This document is interesting but you failed to tackle the main problem above all: the actual duration of the copyright. Originally set to 14 years renewable just once to now close to a century, it's probably the most ridiculous and obsolete part of it. You've talked of balancing copyright for the great of everybody: well here you failed to balance its duration. You *have* to come back to 14 years. It IS the first and foremost step! The second point that you forget again blatantly is to repeat that copyright is never EVER a right given to the author but a *privilege* granted to it. Why is it important? Because it means it's less important than just rights (like freedom of speech, etc...) and therefore any laws about enforcing copyright should *always* withdraw themselves face to actual rights.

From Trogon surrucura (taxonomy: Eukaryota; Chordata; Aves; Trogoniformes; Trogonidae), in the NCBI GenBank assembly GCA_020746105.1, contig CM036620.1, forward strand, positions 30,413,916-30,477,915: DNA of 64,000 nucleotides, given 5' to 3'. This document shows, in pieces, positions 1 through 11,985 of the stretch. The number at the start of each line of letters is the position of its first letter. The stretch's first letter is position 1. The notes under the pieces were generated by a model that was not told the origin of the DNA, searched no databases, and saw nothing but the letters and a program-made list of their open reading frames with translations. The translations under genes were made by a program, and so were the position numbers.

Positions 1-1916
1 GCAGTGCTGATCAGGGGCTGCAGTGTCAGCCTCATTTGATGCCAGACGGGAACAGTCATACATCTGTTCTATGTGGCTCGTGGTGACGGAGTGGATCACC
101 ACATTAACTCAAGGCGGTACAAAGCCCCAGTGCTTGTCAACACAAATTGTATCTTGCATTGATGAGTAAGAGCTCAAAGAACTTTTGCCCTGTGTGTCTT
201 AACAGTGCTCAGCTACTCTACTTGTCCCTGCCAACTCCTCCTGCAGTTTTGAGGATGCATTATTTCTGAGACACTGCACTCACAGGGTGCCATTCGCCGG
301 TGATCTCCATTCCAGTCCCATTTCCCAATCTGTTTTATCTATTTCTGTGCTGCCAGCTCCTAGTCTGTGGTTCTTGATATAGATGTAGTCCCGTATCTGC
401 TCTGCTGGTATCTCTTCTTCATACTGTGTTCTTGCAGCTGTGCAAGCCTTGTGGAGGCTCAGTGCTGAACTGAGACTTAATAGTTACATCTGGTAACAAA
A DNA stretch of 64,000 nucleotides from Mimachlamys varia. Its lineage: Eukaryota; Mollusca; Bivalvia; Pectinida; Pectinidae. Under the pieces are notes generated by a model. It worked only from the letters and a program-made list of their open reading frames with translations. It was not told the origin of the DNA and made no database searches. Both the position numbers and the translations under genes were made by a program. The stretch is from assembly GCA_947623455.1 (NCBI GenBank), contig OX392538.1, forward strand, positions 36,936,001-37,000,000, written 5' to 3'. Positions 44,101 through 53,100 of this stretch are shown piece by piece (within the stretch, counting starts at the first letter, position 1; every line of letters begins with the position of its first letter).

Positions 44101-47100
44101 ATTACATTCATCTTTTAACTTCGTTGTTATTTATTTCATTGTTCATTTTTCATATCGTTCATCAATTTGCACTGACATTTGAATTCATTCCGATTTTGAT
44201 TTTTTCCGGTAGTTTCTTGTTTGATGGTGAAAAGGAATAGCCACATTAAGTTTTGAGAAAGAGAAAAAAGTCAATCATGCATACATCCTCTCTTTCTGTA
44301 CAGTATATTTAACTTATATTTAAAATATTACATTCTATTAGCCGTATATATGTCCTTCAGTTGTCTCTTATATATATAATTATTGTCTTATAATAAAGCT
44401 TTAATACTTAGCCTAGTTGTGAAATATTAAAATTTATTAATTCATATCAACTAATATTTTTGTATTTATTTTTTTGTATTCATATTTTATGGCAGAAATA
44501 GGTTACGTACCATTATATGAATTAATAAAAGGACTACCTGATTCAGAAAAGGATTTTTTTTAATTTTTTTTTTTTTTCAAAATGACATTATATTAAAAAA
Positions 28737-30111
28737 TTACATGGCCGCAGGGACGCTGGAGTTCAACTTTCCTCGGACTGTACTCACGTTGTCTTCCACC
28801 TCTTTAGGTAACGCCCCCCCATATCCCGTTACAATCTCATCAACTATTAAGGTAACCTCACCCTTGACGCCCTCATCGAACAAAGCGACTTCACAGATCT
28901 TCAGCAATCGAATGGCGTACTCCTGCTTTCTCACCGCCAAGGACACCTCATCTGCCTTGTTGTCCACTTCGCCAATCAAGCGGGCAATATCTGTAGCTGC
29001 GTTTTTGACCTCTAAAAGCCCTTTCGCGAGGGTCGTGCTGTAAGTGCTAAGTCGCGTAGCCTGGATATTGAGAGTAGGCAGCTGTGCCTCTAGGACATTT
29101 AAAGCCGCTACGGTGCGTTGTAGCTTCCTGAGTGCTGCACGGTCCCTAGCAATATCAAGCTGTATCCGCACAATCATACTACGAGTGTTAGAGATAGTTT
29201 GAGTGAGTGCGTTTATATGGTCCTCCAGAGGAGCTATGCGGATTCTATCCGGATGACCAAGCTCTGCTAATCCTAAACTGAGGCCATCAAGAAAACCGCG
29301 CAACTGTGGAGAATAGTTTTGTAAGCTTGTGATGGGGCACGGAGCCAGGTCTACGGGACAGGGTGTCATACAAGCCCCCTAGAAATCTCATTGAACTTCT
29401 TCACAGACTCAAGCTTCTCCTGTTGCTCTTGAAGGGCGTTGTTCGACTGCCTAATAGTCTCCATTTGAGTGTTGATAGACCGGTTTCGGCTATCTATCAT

Posted by Nicolas Dufour on August 20, 2013 at 12:06 PM EDT #